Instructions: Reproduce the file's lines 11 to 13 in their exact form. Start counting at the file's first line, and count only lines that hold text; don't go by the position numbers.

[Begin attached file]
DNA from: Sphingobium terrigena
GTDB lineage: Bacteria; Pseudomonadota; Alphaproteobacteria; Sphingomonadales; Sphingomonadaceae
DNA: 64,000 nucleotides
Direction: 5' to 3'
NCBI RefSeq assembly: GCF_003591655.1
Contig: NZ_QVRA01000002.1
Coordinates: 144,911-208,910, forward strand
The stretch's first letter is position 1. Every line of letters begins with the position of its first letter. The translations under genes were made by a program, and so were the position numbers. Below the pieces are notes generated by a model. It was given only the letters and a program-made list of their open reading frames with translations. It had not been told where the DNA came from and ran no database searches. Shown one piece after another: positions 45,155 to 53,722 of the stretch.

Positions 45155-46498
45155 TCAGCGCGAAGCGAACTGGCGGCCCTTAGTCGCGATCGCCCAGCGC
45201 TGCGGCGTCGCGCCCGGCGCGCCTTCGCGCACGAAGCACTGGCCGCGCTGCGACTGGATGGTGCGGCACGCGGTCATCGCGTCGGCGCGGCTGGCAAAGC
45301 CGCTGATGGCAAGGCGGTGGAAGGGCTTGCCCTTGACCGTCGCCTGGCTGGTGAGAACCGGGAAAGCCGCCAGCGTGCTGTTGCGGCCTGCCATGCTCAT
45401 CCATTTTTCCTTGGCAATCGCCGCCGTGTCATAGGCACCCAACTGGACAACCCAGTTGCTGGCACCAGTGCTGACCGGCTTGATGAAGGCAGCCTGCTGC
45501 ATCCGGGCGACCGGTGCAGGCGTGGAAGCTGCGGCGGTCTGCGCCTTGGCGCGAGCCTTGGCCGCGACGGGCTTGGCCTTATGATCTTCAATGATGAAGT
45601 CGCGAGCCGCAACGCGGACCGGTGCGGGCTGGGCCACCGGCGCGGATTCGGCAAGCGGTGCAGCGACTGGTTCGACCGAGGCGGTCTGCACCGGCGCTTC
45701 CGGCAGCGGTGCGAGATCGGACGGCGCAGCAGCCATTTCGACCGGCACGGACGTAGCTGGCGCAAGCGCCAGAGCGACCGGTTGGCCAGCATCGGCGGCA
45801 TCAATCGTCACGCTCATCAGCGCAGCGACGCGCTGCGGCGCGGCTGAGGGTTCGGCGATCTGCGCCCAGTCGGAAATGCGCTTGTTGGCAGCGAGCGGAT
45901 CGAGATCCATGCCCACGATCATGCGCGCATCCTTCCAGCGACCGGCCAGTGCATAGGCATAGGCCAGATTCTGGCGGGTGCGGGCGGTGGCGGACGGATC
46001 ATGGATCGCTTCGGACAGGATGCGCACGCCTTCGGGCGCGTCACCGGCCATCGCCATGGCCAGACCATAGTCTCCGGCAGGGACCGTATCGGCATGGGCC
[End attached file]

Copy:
45201 TGCGGCGTCGCGCCCGGCGCGCCTTCGCGCACGAAGCACTGGCCGCGCTGCGACTGGATGGTGCGGCACGCGGTCATCGCGTCGGCGCGGCTGGCAAAGC
45301 CGCTGATGGCAAGGCGGTGGAAGGGCTTGCCCTTGACCGTCGCCTGGCTGGTGAGAACCGGGAAAGCCGCCAGCGTGCTGTTGCGGCCTGCCATGCTCAT
45401 CCATTTTTCCTTGGCAATCGCCGCCGTGTCATAGGCACCCAACTGGACAACCCAGTTGCTGGCACCAGTGCTGACCGGCTTGATGAAGGCAGCCTGCTGC